Carson Hall brought ‘fun’ and ‘energy’ to Sacred Heart athletics

By CAMAL PETRO,

The Sacred Heart family is mourning right now.

Carson Hall, 17, passed away tragically in an accidental drowning Saturday near Ship Island on the Mississippi Gulf Coast. Hall was a recent graduate of Sacred Heart, where he played football and soccer for the Crusaders. Coaches in each sport have fond memories of everything Hall did on and off the field.

Sacred Heart athletics director and boys soccer coach Joe Falla has had a relationship with Hall for most of his soccer life. Falla knew Hall through club soccer growing up; then he started on the Crusaders’ soccer team as a seventh grader.

Hall was not only counted on while the game was being played, but he also helped keep the team loose and having fun throughout the season.

“Carson was that guy who brought a lot of life and energy every day he stepped on the field,” Falla said. “I don’t know if you’d call him the team clown, but he was always having fun. That was kind of my mantra, ‘Let’s make sure we’re always having fun,’ and he really took that to heart.”

Hall began as the team’s goalkeeper but moved to on-field positions the latter part of his varsity career. As a senior, Hall helped lead the Crusaders to the program’s first state championship since 2013 by scoring the game-winning goal against St. Patrick in the south state championship game.

It was a sweet moment for Hall because he put a lot of blame on himself for Sacred Heart’s loss to St. Patrick in the south state championship game two years prior.

“Two years ago I came here and I was playing goalie at the time,” Hall said after the game in February. “I didn’t play my best game. To come out there and win this game, it means a lot to me.”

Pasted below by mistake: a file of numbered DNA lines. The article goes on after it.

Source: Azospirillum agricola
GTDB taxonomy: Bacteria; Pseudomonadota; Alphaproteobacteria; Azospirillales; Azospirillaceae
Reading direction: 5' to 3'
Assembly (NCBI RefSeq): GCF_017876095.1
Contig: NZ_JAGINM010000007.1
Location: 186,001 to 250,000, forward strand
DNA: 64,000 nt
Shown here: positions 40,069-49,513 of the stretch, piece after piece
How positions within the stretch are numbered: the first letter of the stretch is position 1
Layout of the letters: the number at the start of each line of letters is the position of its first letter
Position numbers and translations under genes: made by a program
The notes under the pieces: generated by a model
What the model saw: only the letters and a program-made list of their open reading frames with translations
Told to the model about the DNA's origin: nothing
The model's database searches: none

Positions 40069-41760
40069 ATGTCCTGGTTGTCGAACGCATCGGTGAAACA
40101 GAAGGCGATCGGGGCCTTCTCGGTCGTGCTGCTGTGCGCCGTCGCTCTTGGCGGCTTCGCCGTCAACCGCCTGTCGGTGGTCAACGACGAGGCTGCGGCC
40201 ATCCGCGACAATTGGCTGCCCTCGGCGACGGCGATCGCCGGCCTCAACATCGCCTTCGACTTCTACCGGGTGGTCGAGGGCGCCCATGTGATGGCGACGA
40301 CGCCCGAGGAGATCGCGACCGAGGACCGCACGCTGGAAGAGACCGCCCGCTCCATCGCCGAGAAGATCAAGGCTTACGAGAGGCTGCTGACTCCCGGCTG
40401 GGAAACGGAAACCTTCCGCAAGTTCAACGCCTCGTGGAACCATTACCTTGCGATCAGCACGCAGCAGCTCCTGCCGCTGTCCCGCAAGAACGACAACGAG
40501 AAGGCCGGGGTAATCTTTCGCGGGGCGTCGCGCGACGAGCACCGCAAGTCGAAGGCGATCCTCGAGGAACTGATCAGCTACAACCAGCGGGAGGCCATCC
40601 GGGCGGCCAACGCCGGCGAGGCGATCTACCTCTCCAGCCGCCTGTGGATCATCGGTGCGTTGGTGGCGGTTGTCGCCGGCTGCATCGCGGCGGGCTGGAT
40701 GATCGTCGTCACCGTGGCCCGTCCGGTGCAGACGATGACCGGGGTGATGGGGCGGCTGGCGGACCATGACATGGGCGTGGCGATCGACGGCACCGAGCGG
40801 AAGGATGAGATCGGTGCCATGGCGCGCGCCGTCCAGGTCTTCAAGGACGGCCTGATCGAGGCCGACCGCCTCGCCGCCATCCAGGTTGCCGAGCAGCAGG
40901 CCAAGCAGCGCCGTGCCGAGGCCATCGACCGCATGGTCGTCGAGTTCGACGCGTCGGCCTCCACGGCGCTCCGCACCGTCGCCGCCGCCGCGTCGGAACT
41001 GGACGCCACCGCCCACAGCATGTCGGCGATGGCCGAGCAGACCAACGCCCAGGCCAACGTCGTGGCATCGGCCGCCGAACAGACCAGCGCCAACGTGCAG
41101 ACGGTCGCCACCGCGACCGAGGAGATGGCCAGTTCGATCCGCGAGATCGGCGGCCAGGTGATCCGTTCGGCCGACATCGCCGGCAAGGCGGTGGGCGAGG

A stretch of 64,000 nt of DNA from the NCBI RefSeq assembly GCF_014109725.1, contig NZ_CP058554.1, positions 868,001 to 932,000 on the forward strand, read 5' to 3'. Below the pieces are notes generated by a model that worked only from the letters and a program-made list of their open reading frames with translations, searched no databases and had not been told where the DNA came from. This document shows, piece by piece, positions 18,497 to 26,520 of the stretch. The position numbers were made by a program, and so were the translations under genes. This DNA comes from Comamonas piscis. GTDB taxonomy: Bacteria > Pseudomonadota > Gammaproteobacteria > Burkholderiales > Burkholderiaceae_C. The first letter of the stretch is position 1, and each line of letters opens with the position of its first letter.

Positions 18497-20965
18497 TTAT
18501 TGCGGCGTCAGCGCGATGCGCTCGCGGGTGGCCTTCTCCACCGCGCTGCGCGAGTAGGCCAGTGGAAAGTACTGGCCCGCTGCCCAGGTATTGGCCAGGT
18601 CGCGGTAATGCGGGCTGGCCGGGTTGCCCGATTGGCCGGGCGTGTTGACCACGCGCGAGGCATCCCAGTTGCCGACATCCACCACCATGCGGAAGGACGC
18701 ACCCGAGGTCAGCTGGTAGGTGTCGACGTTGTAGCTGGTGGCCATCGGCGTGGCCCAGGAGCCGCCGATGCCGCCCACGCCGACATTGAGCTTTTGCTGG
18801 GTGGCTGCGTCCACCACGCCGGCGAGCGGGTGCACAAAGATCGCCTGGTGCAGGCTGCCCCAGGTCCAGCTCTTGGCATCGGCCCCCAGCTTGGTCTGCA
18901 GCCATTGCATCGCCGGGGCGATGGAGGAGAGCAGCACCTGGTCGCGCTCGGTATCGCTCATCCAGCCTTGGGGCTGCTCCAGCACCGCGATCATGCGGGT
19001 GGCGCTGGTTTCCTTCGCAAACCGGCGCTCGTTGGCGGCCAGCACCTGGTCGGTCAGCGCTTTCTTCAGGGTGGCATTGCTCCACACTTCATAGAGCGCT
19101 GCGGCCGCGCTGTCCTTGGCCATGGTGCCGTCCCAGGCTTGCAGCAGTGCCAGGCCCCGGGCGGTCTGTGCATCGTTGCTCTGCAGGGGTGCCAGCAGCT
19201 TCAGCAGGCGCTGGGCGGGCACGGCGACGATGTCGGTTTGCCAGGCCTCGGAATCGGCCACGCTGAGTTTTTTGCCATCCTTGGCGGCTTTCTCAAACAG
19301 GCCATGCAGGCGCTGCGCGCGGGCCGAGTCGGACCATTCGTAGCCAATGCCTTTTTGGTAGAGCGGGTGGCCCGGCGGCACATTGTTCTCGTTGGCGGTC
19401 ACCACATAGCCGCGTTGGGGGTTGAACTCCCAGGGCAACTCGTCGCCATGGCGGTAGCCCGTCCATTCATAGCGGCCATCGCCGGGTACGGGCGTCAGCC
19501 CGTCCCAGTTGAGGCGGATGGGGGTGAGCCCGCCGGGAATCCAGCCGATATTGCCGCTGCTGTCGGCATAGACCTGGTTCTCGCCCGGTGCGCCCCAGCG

With Hall playing keeper, the Irish beat the Crusaders 3-1 in 2017, but Hall redeemed himself with the game’s only goal in 2019. His sliding goal in the 57th minute proved to be enough for Sacred Heart to punch its ticket to the state title game, which Sacred Heart would eventually win.

“For him, it was almost redemption,” Falla said. “He really kind of blamed himself for some of the other losses in previous seasons, and for him to really redeem himself, I mean, it wasn’t really his fault. It was just part of it, and that was a hard pill to swallow for him. For him to score the goal was awesome.”

Former Sacred Heart football coach Lonny Schraeder calls Hall a “truth-teller.” He wasn’t afraid to give his teammates the harsh truth, and that’s what made him respected by his peers.

“Some people will not say the truth, but he was a truth-teller and I respect him for that,” Schraeder said. “He’d say it to me and the team. He’d call out people who weren’t doing what they were supposed to be doing, and I think everybody respected him for that.”

Schraeder taught Hall as a seventh grader and his energetic personality didn’t wavier much throughout the years.

“Carson has always been exactly the same. He was full of energy,” Schraeder said.

Hall joined the Crusaders football team prior to his junior season, and Schraeder says he came on mostly as the team’s place-kicker. Sacred Heart doesn’t have a large roster, so Schraeder called upon Hall to step up on defense. Hall went from 29 tackles as a junior to third on the team with 63 as a senior. He also caught 29 passes for 393 yards and a pair of touchdowns on offense.

“He stepped in and he was mentally tough,” Schraeder said. “He played hard, loved to hit and loved to compete. He loved the team and I know the team loved him and respected him.”

Ed Smith was Hall’s position coach during Hall’s two seasons of football. Smith, who was named the head coach of Sacred Heart in the spring, has used the term “reckless abandon” a lot during his coaching career. With the way Hall played, he was the perfect example of that term for Smith.

“I’ve used that phrase a lot in my coaching career, and I don’t know if I’ve been around a kid who personified it more than he did,” Smith said. “He played like he wasn’t concerned with the consequence of getting hurt or his body. He played all out every play.

“He loved being out there, he loved competing and he loved both sports. He’s the kind of kid who if you give him an assignment and told him what to do, then you could trust he was going to go out there and do it with everything he had. He wasn’t going to win every play, but he’s going to lay it all on the line for you.”

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